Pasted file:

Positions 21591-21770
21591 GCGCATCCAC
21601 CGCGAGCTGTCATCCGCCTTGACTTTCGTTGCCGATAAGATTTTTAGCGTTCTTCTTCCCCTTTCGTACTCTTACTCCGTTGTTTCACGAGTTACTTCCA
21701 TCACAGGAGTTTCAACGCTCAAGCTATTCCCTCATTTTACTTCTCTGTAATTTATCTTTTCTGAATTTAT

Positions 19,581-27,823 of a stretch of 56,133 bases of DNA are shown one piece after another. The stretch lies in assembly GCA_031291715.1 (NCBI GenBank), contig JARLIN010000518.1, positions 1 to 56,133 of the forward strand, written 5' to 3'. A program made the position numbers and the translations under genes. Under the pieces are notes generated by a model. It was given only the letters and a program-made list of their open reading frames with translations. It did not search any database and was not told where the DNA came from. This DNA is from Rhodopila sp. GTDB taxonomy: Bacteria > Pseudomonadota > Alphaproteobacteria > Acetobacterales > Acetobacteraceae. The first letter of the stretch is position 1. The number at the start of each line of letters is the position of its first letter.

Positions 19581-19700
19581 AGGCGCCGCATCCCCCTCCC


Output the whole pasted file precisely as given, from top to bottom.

Positions 21591-21770
21591 GCGCATCCAC
21601 CGCGAGCTGTCATCCGCCTTGACTTTCGTTGCCGATAAGATTTTTAGCGTTCTTCTTCCCCTTTCGTACTCTTACTCCGTTGTTTCACGAGTTACTTCCA
21701 TCACAGGAGTTTCAACGCTCAAGCTATTCCCTCATTTTACTTCTCTGTAATTTATCTTTTCTGAATTTAT

Positions 19,581-27,823 of a stretch of 56,133 bases of DNA are shown one piece after another. The stretch lies in assembly GCA_031291715.1 (NCBI GenBank), contig JARLIN010000518.1, positions 1 to 56,133 of the forward strand, written 5' to 3'. A program made the position numbers and the translations under genes. Under the pieces are notes generated by a model. It was given only the letters and a program-made list of their open reading frames with translations. It did not search any database and was not told where the DNA came from. This DNA is from Rhodopila sp. GTDB taxonomy: Bacteria > Pseudomonadota > Alphaproteobacteria > Acetobacterales > Acetobacteraceae. The first letter of the stretch is position 1. The number at the start of each line of letters is the position of its first letter.

Positions 19581-19700
19581 AGGCGCCGCATCCCCCTCCC